Desert pool is a modern oasis

Norm Plate
Brittlebush, bursage, fairy duster, and mesquite trees form a casual backdrop to a contemporary pool.
Creative use of turf enhances the poolside experience

Lawn has its place ― even in the desert. One of its best applications is as softscaping around a pool, as illustrated here in Anne Mariucci's Phoenix garden. "Extensive hardscape around a pool is pretty awful in the desert," says Christy Ten Eyck, the landscape architect who designed the garden. "The glare is tremendous, and walking on it when it's hot isn't much fun either." A plush carpet of hybrid Bermuda like this one, on the other hand, is soft on the eyes as well as the toes.

Using desert plants in the rest of the landscape helps compensate for the lawn's high water usage. In addition, Ten Eyck says, the contrast of rugged and craggy against smooth and lush is delicious in itself.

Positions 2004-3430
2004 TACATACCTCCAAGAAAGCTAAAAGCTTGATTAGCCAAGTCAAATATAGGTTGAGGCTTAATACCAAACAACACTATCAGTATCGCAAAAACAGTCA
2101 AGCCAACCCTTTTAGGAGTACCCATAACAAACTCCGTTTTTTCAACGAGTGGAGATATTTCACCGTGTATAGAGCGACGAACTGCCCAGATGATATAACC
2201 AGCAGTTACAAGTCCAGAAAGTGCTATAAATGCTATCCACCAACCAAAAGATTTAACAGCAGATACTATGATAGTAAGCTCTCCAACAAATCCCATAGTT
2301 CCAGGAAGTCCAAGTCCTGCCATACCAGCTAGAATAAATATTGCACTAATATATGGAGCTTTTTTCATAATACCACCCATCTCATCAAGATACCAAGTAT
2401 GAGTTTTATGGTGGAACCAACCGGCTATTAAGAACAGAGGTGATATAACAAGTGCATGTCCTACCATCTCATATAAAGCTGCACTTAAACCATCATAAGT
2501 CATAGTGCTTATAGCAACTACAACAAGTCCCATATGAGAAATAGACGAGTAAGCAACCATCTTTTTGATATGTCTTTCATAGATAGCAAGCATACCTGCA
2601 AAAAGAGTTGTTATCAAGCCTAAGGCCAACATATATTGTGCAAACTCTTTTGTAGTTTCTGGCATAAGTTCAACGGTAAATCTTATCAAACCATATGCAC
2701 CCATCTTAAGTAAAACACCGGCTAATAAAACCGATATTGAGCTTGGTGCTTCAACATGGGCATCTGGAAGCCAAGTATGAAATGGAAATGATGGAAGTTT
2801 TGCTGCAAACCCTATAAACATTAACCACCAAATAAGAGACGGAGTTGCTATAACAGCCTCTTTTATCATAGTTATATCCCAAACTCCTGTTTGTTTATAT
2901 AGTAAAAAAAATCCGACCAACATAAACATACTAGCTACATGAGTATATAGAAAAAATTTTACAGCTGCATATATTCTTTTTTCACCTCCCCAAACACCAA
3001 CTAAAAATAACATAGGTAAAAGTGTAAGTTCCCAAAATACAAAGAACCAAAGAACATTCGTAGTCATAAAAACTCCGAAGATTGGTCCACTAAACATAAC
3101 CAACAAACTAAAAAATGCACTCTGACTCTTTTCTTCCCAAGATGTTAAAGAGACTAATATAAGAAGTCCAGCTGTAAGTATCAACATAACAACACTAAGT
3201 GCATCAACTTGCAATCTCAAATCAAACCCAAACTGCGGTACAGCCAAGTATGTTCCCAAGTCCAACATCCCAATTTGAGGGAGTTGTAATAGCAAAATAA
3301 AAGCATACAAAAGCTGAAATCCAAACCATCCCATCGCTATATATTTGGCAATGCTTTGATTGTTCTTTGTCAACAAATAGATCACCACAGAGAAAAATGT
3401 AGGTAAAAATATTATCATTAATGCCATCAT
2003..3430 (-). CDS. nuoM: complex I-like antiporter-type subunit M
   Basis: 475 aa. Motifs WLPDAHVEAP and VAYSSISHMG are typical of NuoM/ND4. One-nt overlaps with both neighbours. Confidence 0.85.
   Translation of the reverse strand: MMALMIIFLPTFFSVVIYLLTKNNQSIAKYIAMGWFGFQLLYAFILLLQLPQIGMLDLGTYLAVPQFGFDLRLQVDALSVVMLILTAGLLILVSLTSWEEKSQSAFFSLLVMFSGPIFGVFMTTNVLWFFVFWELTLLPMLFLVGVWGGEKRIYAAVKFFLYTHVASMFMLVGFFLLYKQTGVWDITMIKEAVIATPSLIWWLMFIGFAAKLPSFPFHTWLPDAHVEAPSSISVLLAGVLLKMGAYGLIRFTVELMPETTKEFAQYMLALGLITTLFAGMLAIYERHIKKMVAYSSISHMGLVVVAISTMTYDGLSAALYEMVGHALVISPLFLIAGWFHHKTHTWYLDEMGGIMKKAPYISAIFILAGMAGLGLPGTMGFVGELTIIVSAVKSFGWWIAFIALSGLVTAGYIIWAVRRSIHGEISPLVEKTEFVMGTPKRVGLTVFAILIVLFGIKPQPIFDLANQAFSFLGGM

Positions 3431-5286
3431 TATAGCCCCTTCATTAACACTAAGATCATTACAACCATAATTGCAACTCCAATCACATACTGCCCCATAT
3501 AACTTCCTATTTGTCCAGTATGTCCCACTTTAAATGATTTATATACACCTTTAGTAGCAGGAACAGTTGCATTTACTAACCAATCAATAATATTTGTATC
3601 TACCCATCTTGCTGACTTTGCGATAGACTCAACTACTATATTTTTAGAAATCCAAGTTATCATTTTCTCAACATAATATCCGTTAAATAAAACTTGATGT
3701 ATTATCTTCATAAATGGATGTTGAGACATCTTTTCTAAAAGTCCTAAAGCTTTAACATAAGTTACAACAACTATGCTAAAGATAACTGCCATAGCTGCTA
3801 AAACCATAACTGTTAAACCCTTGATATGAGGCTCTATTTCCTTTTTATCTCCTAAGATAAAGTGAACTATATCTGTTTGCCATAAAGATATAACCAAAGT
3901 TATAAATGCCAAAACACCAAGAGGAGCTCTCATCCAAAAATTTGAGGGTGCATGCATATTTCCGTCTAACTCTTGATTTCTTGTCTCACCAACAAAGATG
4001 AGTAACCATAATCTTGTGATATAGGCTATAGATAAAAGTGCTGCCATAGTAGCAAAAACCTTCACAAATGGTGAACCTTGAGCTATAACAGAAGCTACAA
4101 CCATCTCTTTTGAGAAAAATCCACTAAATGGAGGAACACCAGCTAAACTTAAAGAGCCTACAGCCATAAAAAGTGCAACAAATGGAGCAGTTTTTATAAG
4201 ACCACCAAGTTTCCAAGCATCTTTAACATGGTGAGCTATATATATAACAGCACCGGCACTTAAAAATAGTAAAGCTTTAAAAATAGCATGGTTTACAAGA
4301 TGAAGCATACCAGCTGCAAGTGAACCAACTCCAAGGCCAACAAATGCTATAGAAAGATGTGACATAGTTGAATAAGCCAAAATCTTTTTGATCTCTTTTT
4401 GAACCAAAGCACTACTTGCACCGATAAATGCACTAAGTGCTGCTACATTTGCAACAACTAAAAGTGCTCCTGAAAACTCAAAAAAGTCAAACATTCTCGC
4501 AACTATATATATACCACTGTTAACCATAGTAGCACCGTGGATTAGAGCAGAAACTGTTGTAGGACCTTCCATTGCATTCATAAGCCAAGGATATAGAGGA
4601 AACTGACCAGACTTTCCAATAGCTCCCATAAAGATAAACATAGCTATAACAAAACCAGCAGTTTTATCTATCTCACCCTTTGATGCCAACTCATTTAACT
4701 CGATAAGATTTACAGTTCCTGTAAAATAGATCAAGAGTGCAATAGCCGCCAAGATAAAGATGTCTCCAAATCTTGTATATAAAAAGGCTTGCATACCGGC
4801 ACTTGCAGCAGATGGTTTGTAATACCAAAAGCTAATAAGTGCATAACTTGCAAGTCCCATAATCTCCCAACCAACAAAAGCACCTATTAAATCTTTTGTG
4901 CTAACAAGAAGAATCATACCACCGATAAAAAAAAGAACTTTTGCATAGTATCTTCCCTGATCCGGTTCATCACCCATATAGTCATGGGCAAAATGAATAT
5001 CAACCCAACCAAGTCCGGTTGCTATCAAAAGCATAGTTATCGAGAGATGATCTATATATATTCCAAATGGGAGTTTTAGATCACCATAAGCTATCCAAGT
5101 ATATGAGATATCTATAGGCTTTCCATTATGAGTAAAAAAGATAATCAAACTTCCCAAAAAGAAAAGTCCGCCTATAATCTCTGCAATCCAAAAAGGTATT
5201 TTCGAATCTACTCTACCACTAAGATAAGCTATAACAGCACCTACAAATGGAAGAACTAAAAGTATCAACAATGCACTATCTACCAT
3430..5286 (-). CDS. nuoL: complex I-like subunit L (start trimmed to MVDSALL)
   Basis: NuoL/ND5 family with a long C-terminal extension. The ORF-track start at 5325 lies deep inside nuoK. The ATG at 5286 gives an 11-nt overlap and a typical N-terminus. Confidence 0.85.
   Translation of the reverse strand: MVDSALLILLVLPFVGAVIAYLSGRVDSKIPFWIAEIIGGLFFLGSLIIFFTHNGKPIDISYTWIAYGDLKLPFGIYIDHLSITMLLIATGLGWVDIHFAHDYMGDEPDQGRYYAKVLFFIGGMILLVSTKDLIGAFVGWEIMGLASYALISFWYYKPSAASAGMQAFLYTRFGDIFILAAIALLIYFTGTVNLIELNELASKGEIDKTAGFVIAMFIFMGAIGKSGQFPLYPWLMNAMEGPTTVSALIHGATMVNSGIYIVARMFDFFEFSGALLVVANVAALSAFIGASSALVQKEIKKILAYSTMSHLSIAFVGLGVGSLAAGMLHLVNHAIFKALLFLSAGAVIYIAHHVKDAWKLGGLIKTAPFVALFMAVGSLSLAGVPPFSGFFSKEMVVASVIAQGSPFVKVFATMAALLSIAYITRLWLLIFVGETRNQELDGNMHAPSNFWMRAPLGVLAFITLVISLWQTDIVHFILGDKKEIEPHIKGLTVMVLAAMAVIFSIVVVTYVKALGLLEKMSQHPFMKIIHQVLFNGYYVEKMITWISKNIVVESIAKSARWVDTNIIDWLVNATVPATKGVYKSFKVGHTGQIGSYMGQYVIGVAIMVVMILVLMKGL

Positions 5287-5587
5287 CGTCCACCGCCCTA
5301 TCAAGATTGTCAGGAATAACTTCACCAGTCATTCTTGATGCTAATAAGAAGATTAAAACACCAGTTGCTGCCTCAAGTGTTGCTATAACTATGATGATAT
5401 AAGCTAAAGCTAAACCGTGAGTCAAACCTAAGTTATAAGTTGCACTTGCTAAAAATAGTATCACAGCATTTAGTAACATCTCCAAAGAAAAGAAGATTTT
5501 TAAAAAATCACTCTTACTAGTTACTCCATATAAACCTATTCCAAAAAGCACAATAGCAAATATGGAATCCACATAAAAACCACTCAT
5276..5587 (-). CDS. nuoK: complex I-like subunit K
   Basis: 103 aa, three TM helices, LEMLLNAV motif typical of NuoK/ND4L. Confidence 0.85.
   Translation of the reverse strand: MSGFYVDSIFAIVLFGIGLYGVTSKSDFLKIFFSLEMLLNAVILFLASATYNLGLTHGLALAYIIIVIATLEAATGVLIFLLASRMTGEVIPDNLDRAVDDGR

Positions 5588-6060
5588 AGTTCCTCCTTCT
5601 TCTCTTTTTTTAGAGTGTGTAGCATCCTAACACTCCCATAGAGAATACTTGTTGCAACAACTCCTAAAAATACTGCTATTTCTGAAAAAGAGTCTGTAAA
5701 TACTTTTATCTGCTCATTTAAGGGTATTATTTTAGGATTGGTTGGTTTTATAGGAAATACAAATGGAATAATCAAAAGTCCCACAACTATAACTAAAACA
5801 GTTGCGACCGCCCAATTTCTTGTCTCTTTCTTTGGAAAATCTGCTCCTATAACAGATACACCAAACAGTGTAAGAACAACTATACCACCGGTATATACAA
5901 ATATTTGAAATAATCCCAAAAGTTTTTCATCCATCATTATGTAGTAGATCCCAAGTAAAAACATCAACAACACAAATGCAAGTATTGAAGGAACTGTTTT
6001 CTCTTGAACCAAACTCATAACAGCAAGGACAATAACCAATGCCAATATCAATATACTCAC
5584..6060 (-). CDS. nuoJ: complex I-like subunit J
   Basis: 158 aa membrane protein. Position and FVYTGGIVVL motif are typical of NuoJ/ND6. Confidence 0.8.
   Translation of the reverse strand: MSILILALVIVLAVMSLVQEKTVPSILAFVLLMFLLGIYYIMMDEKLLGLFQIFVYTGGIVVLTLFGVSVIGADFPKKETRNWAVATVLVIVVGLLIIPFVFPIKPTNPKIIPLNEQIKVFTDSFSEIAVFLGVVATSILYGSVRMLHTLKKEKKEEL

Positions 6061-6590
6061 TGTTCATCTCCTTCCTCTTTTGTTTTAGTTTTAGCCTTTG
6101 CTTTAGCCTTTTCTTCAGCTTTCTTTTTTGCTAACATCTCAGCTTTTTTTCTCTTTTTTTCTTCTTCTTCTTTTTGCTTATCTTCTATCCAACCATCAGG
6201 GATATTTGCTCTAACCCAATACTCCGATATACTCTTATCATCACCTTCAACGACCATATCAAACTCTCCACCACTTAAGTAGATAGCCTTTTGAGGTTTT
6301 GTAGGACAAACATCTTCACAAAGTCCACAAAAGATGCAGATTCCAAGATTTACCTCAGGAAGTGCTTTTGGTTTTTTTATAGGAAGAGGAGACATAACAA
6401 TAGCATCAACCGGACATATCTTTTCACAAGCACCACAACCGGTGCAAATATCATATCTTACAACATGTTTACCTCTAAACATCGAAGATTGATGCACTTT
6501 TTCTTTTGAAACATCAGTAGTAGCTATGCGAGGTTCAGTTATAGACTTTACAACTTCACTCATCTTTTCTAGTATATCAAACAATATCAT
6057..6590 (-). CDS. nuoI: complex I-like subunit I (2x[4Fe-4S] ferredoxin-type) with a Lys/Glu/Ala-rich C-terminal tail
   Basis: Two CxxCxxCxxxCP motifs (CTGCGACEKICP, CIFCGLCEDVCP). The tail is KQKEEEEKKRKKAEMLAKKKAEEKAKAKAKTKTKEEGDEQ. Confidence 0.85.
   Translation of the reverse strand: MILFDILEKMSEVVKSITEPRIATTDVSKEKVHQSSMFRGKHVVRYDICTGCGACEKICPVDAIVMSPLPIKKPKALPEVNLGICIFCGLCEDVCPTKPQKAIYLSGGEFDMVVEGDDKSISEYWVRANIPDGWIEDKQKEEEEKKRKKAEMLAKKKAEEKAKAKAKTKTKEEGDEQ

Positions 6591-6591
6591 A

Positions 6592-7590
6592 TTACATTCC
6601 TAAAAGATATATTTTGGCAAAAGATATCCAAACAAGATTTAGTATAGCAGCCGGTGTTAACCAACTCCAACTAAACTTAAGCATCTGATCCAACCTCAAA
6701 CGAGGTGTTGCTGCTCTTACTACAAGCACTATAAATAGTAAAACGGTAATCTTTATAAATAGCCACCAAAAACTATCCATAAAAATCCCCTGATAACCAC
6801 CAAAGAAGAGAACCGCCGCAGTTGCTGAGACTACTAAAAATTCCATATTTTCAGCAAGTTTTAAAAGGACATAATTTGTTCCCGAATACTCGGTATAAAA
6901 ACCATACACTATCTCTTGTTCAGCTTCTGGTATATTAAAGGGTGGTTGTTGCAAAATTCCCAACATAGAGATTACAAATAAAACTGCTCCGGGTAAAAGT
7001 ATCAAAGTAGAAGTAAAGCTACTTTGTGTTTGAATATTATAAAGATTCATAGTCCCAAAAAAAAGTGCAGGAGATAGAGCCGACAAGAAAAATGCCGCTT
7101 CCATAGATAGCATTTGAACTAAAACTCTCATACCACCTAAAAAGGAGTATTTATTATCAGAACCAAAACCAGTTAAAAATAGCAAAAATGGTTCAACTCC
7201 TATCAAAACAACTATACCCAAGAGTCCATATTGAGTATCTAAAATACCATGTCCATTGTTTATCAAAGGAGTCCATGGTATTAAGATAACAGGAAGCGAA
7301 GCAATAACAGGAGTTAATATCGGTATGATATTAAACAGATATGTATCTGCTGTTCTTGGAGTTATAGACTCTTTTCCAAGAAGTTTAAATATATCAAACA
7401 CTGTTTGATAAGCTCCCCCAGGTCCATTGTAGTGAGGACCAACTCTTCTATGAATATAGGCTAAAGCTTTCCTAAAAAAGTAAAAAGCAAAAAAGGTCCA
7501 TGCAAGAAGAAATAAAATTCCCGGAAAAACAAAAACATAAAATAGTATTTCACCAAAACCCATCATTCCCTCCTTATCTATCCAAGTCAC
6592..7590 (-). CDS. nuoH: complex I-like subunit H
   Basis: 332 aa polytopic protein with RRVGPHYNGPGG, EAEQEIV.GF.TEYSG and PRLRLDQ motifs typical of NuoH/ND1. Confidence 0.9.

The formality of the pool also enhances the contrast. Though Mariucci's pool has the graduated depth of a typical swimming pool (3 feet, 5 feet, 3 feet), its simple rectangular shape, slate blue-tiled interior, and slight elevation make it look more like a reflecting pool. In addition, the pool coping and caps are stone, and so is the pool's entry, an elegant but playful grid of multisize stones set on concrete.

Design: Christy Ten Eyck, Ten Eyck Landscape Architects, Phoenix (602/468-0505)

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